unpaired electron

unpaired electron

[¦ən‚perd i′lek‚trän]
(atomic physics)
An orbital electron for which there is no other electron in the same atom with the same energy but opposite spin.
References in periodicals archive ?
The oxygen molecule is then left with an unpaired electron in its outer orbit, making it highly unstable.
They cover the basic science, magnetic interaction between particles, isotropic hyperfine effects in spectra, Zeeman energy (g) anisotropy, hyperfine (A) anisotropy, systems with more than one unpaired electron, paramagnetic species in the gas range, transition-group ions, the interpretation of parameters, relaxation times, linewidths and spin kinetic phenomena, noncontinuous excitation of spins, and double-resonance techniques.
thought the paramagnetic center, unpaired electron, existed in a delocalized molecular orbital rather than localized on one atom, which was thought as a proper explanation.
Each copper ion, which sits at the corner of the molecular cube, contains one unpaired electron. These spins are disordered at normal temperatures, a state known as paramagnetism; however, the spins begin to align in opposite directions as the temperature drops, creating a state called anti ferromagnetism.
The problem with air is that it partly consists of oxygen atoms with one unpaired electron. That single electron often couples to the nuclei, which greatly broadens the lines on the spectrum, increasing their tendency to overlap and making them that much more difficult to interpret.
This process is referred to as a free radical induced chain reaction and will continue until the free radical pairs up with a compound that has an unpaired electron or is deactivated by a chain reaction breaking antioxidant.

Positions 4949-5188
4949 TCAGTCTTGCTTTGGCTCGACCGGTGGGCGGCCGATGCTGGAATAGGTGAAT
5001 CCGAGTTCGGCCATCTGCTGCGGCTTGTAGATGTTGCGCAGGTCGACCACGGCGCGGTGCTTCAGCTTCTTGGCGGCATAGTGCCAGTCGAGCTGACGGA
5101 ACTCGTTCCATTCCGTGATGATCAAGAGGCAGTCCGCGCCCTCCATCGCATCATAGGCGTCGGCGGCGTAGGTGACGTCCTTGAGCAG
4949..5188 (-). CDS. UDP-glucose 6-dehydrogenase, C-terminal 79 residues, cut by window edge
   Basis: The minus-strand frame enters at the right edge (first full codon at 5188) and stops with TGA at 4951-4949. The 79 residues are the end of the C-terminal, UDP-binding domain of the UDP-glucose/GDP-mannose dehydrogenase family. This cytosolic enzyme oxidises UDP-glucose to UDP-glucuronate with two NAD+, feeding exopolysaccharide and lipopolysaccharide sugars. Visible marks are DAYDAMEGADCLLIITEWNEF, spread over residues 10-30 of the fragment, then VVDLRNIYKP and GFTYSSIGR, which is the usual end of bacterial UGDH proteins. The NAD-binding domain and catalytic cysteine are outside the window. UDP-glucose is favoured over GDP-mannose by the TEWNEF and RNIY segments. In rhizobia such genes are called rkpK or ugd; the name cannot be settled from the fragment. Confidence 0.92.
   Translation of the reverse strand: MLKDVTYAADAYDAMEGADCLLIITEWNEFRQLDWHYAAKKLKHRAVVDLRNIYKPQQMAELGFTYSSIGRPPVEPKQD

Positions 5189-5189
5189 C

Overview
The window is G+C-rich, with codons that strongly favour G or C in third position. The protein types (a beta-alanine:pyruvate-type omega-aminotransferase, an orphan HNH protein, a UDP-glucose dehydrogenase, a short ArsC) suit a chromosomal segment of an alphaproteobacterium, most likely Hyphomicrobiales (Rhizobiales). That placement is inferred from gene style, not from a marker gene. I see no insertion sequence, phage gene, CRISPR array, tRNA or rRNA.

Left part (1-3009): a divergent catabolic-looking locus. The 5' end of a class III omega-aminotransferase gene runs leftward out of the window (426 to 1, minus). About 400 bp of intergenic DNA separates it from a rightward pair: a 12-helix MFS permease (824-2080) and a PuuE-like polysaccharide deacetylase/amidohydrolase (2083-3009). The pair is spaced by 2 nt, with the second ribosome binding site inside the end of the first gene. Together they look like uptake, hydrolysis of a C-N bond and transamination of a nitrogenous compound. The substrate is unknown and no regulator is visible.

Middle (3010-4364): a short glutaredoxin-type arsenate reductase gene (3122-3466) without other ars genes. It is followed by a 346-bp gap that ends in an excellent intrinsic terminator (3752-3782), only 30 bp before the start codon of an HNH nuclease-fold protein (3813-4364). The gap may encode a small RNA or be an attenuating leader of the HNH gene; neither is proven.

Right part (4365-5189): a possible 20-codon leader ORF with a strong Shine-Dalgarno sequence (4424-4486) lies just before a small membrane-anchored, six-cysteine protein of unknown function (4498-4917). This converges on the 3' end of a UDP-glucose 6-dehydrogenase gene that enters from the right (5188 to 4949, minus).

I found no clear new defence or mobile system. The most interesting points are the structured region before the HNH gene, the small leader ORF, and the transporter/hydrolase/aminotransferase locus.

A molecule with an unpaired electron must either acquire an additional electron from some other molecule or get rid of the ofd one.
One of the axioms of most textbooks of inorganic chemistry is that a monomeric M.sup II compound of a Group III element will have an unpaired electron and is unlikely to exist.
Radicals are ubiquitous short-lived reaction intermediates that contain a single unpaired electron and are usually created in pairs in a well-defined electronic spin state, either singlet ("anti-parallel spins") or triplet ("parallel spins").
A free radical is any substance that contains an unpaired electron. They are highly unstable and react with other molecules.
They conclude the volume with discussion of special topics, including the effects of chemical exchange on relaxation phenomena and measurements, relaxation processes in systems containing quadrupolar nuclei, paramagnetic systems containing unpaired electron spin, and NMR relaxation in other aggregation states.
These are atoms that have an extra unpaired electron, which makes them unstable - in healthy tissue, they can harm regular molecules by stealing electrons and damaging DNA.